14. Laundry.  Oh my god, the laundry.
  15. I was consumed with worry about going back to work.  Forget about the pressure to be thin, I was dealing with the judgment of literal strangers, who felt perfectly justified in telling me that I was dooming my child to a life of delinquency and crime by shuffling him off to daycare so I could fulfill my selfish desires to keep a decent roof over his head.

I could keep going.  I could go all day.  And, while it is true that I was excited to drop enough baby weight to fit back into my pre-baby clothes, I didn’t give a stinky diaper what anyone else thought about it.  And I wore my maternity pants anyway.

If you are having a baby, or have recently had a baby, listen to me:  The only people who are worried about your size are the people who stand to benefit from it monetarily.  You spend your time loving that baby.  You spend your time taking care of yourself mentally because babies, whether you birth them, adopt them, have one dropped off on your doorstep by a stork, or are just watching them for an hour while their mothers try to get showers, are the most mentally and emotionally taxing challenges you will ever face, and you need to be good to you so that you have the wherewithal to be good to them.

Take all the (viable) help that is offered to you.  You need it.  Anyone who has ever stared at a newborn all night long, trying to suss out why it won’t stop crying KNOWS that you need the help.  Accept it gracious, gratefully, and go take that elusive nap.  Do not let anyone try to convince you that you need to spend your free time doing crunches (unless that is what you truly want to do.)  Anyone who does, slap them upside the head with that diaper pail bag.  Twice.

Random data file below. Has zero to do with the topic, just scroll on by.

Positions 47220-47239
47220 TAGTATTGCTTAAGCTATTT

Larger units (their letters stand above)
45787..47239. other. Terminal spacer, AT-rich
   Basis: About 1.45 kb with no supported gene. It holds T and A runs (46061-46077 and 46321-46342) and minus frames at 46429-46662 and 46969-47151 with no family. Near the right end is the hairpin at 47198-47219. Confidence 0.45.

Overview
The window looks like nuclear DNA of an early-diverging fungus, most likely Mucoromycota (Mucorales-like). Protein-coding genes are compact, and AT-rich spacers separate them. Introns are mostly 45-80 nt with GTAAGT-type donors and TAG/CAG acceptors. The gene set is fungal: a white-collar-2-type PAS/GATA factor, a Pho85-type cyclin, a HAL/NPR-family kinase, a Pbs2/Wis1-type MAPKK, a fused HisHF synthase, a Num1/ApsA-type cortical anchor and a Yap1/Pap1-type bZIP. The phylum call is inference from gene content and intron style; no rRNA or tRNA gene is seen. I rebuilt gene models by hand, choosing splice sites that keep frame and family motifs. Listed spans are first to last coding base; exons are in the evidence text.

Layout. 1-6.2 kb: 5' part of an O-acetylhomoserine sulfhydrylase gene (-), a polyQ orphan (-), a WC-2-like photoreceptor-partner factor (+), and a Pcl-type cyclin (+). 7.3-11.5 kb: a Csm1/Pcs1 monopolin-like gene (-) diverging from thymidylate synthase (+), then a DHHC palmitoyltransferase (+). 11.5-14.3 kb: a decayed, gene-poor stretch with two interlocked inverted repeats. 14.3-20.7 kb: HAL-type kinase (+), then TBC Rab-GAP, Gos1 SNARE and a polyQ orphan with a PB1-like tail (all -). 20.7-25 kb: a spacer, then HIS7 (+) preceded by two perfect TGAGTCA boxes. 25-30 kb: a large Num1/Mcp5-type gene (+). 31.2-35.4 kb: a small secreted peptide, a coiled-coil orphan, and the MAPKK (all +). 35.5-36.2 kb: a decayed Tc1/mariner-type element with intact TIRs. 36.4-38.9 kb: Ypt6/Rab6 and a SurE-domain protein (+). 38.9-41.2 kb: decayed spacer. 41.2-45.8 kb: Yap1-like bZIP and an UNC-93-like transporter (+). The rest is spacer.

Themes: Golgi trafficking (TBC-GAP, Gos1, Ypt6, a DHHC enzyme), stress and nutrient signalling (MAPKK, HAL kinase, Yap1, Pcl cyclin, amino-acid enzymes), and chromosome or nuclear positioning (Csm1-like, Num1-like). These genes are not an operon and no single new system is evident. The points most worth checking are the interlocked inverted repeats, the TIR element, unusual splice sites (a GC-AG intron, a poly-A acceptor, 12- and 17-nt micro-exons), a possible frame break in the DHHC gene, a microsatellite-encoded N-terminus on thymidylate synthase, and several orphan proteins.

*I have no idea how I lost my baby weight.  It just happened.  I gained a total of 34lbs, and when I came out of the hospital, I’d lost half of that.  The other 15…I don’t know.  It just came off over the two months after Thor was born.  I cannot offer you a lick of help when it comes to weight loss. 

All I can offer you is this:  Even if I had never lost the weight, I had Thor, and that child…people.  That child is the light of my life.  I would weigh a thousand pounds, happily, if it meant his health and happiness.

3 responses to “How I Lost my Baby Weight!*”

  1. Whatever you did, good job of dropping the excess weight:)

  2. Great advice, Lane!! 🙂
    It has been almost 20 yrs since I gave birth & I STILL look pregnant. I wish I had taken better care of myself, but I didn’t…I was drowning in “mid-divorce-post-pardum-overwhelmed-new-mom depression” & refused to get help (I, for some insane reason, thought I had to do it all on my own…w/o any help)…simply put – I was lost.
    Now….20 yrs later (god Lord – has it really been that long?!?!), I am seeing how difficult it is to try to “catch up” on taking care of…well…me.

  3. I love this post. Especially the part about the baby breathing — it never goes away, in my experience. I stared at #3 all night, too, as if only my willpower was keeping her alive.